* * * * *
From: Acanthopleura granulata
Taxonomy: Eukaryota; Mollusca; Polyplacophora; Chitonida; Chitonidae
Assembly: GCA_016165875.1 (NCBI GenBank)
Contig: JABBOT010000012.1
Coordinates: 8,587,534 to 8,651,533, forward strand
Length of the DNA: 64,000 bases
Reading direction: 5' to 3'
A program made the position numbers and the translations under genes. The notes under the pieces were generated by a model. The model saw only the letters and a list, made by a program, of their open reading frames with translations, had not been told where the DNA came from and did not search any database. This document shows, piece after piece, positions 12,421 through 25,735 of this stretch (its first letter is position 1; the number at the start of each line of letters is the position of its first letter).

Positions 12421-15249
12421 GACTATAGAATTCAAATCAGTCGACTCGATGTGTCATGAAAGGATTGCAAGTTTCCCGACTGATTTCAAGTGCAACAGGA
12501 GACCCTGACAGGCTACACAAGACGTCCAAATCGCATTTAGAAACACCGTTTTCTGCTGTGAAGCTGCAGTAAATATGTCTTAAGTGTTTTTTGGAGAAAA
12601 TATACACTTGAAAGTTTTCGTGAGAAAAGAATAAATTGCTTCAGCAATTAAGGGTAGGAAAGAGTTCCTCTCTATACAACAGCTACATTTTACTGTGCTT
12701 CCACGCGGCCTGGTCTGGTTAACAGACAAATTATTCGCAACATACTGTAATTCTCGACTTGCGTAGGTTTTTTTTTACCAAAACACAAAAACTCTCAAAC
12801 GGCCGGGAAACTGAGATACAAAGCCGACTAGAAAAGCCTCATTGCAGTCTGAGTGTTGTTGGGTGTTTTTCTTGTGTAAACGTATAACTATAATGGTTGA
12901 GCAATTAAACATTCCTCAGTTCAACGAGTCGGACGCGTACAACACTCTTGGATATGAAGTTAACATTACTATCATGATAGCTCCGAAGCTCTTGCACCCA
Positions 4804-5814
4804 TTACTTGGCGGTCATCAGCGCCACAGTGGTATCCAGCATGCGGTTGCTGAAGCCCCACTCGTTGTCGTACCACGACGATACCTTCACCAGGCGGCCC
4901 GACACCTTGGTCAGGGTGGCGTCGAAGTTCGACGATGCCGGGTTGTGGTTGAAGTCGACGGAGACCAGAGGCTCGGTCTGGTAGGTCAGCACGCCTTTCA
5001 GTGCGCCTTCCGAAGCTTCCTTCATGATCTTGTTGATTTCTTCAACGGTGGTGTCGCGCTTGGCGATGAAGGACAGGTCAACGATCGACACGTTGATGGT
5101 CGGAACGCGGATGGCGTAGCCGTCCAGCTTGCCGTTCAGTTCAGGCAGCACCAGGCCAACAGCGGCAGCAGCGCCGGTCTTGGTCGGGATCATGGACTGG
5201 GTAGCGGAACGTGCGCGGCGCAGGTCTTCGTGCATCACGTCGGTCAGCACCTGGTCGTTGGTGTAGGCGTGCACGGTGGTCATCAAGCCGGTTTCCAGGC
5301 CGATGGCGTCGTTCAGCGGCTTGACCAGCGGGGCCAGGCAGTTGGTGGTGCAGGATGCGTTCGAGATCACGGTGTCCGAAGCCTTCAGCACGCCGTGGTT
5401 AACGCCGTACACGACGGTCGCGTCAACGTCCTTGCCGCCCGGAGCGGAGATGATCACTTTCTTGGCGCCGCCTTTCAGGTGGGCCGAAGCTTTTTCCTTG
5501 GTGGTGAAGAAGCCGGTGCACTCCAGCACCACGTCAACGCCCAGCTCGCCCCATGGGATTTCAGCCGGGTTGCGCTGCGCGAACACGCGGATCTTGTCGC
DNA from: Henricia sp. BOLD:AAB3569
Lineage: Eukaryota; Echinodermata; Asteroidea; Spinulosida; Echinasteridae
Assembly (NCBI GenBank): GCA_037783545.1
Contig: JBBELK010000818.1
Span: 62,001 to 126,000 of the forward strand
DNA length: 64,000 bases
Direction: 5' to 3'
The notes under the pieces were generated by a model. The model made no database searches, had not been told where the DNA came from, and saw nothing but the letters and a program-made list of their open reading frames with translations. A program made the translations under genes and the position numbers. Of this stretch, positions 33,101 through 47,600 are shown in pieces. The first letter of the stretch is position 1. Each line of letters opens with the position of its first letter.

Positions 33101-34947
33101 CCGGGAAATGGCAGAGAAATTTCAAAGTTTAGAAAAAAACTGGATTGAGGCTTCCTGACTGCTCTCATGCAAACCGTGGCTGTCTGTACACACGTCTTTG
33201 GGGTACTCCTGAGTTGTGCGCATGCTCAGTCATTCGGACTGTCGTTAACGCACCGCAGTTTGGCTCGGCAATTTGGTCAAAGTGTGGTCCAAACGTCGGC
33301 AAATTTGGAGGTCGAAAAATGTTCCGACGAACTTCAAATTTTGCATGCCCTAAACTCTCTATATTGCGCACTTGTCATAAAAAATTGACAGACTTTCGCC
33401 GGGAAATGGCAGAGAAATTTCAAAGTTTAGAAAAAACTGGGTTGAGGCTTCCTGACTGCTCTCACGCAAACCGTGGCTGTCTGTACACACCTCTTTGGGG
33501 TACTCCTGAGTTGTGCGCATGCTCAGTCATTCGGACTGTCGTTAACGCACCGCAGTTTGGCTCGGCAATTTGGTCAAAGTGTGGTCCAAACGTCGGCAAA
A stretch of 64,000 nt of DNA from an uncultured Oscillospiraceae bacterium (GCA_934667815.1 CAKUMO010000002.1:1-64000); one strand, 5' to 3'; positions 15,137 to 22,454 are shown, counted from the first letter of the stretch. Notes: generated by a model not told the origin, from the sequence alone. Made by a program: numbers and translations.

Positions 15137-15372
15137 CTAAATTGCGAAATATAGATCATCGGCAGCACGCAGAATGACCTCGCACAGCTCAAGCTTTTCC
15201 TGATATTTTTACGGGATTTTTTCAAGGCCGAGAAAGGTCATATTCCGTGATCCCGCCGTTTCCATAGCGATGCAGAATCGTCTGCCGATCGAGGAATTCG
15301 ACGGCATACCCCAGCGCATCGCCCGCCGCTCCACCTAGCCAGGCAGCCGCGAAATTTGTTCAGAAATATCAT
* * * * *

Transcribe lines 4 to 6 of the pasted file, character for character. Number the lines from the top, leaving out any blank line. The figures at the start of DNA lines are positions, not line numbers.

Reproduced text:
Contig: JABBOT010000012.1
Coordinates: 8,587,534 to 8,651,533, forward strand
Length of the DNA: 64,000 bases